GBP/USD set to resist dollar strength and push higher, buy opportunity?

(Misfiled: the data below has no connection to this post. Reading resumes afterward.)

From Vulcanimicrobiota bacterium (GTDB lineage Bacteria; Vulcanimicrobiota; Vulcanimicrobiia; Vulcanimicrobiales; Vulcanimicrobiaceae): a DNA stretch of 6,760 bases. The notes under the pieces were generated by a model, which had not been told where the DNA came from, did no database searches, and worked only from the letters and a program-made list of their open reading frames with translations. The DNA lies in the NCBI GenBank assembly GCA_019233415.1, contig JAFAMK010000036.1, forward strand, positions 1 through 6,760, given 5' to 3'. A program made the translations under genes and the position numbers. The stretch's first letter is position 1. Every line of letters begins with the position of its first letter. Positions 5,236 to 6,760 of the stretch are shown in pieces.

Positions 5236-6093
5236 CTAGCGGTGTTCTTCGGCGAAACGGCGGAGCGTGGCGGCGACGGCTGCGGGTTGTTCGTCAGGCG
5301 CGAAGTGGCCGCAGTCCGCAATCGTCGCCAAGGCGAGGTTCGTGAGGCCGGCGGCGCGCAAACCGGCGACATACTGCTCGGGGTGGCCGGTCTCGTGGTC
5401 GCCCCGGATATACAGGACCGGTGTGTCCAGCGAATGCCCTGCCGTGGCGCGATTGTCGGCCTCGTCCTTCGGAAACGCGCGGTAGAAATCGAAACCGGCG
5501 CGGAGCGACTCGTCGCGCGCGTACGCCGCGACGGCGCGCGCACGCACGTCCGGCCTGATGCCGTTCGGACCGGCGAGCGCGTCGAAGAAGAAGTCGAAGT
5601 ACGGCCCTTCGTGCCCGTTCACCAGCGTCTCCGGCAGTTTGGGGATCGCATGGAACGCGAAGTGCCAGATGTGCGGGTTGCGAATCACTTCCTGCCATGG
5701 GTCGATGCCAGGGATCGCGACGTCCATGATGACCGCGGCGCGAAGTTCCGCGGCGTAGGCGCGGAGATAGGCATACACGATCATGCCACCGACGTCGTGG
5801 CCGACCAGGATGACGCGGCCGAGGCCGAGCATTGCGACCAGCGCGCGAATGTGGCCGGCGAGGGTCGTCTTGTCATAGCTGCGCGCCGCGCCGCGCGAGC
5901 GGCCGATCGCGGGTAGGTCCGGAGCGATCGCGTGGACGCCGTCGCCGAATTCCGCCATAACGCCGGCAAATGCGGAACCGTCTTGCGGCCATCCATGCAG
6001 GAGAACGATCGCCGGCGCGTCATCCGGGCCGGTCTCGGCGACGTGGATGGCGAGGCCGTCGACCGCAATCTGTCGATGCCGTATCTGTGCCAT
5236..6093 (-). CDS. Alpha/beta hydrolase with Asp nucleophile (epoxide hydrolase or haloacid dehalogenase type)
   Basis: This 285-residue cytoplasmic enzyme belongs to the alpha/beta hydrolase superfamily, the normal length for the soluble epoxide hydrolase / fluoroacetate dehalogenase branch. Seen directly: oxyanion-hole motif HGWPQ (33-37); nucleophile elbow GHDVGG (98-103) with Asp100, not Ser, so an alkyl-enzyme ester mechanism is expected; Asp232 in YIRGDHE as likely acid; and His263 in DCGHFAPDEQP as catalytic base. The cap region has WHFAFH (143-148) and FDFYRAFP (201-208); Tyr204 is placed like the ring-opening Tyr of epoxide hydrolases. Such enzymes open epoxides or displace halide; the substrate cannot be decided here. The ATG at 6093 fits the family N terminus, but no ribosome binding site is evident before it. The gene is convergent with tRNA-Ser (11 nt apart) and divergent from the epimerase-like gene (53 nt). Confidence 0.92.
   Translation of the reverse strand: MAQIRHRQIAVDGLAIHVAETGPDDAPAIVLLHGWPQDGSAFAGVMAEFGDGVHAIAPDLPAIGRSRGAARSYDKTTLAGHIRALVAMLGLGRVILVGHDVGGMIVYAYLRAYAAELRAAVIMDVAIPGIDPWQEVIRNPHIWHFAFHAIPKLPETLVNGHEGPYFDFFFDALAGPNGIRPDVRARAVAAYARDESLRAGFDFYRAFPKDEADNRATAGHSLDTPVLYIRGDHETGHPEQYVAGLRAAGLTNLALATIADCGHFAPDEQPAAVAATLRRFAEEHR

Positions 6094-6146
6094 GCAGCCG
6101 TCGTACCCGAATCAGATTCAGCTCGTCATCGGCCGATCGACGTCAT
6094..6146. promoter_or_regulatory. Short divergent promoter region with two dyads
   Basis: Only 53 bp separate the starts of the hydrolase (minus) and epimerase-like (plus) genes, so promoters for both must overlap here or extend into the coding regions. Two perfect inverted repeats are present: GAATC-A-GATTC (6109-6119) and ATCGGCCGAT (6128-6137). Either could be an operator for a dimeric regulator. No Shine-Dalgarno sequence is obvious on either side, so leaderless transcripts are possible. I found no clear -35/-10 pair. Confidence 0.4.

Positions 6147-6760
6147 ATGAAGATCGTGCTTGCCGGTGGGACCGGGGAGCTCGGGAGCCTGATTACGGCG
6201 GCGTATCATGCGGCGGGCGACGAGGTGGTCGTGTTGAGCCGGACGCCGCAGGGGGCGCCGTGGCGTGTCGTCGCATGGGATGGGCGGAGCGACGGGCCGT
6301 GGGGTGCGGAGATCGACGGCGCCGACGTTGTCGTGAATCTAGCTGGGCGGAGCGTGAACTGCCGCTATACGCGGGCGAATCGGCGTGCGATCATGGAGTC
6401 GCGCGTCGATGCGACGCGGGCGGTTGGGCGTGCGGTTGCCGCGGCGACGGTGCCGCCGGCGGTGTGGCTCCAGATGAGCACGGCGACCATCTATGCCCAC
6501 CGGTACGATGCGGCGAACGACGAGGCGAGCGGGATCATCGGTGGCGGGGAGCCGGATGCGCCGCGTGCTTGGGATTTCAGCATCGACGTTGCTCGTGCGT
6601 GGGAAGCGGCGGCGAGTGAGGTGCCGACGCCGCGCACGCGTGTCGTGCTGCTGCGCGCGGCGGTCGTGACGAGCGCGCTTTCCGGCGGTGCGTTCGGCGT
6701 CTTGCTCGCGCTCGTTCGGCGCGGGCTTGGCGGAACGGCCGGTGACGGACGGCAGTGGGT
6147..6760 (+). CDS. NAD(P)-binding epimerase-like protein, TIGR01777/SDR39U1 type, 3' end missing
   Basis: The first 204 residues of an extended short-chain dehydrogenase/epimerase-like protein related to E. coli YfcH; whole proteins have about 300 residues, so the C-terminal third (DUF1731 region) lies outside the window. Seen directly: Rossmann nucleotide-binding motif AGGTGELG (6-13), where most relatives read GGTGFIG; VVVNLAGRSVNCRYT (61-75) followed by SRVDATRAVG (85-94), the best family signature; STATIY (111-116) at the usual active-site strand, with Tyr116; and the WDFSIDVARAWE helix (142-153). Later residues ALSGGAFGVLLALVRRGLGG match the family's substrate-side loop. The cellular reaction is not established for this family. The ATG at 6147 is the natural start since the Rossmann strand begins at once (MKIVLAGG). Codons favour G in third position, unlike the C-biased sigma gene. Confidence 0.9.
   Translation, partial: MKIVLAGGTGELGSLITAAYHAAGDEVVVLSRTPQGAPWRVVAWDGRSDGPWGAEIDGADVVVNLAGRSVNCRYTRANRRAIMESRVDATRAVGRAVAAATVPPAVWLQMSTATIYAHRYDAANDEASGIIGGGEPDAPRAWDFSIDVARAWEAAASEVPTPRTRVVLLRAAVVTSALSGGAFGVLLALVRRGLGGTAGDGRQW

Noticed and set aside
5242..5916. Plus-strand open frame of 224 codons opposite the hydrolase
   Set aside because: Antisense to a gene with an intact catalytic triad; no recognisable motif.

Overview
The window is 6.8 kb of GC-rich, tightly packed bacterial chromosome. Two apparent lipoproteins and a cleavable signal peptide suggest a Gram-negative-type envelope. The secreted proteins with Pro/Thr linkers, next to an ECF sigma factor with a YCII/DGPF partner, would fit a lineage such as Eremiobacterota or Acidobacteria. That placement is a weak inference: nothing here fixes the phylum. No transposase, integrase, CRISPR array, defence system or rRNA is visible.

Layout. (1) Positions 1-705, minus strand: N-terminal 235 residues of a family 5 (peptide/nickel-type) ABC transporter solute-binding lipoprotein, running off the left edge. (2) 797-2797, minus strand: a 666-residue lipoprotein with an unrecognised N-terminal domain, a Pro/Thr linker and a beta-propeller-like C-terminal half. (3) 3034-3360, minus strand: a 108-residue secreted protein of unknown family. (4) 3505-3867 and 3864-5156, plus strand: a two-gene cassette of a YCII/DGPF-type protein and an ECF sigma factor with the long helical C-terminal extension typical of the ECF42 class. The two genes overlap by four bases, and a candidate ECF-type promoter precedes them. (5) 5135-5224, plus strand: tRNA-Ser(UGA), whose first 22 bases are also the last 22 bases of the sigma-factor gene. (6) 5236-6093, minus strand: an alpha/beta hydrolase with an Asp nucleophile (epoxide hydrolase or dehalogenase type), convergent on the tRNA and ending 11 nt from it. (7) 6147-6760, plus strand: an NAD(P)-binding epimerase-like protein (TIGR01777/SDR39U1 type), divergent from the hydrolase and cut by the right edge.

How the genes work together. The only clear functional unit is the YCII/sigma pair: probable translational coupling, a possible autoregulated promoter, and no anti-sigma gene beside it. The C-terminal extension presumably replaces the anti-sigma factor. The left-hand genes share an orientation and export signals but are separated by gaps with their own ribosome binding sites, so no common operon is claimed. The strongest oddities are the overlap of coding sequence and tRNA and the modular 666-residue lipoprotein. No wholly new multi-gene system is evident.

“Nobody is safe until everybody is safe” – these words of unity from UK Prime Minister Boris Johnson and his colleagues in Germany and France have come after a cross-Channel row over vaccines and serve to calm nerves and supports . Concerns about deliveries of inoculations have now subsided.Even if the UK’s immunization campaign somewhat slows down, it has reached nearly 50% of the population with at least one dose and the results are clear – cases and hospitalizations are falling. Moreover, London recorded no COVID-19 deaths on Monday – the first such feat in 2021.The comparison to continental Europe is overwhelming, but Britain is also beating the –not only vaccinations but also in infections. America’s CDC warned of an “impending doom” despite the rapid immunization drive.Source: On the other hand, the dollar is on the move, gaining ground alongside higher bond yields. President Joe Biden is set to unveil his infrastructure spending plan on Wednesday and he may refrain from introducing new taxes in the first phase. That implies higher debt, more bond issuance, and therefore rising returns on Uncle Sam’s IOUs.Moreover, the White House grand plans – which include huge wind farms and other green initiatives – may push inflation higher. If the Federal Reserve is forced to hike borrowing costs, that would also support the greenback.A gauge of how Americans feel about the recovery comes from the Conference Board’s Consumer Confidence measure for March. An increase is on the cards.See All in all, the dollar has reasons to rise, but the UK may overcome such strength thanks to its virus/vaccine advantage.GBP/USD Technical AnalysisPound/dollar is trading below the 50, 100 and 200 Simple Moving Average on the four-hour chart but is benefiting from upside momentum. The RSI is stable.Support awaits at 1.3740, the daily low, followed by 1.37, a round number. The March low of 1.3670 is the next cushion to watch.Some resistance awaits at 1.3780, a support line from early March. It is followed by 1.3820, a separator of ranges from last week, and then by 1.3845, which worked in both directions in recent weeks.More: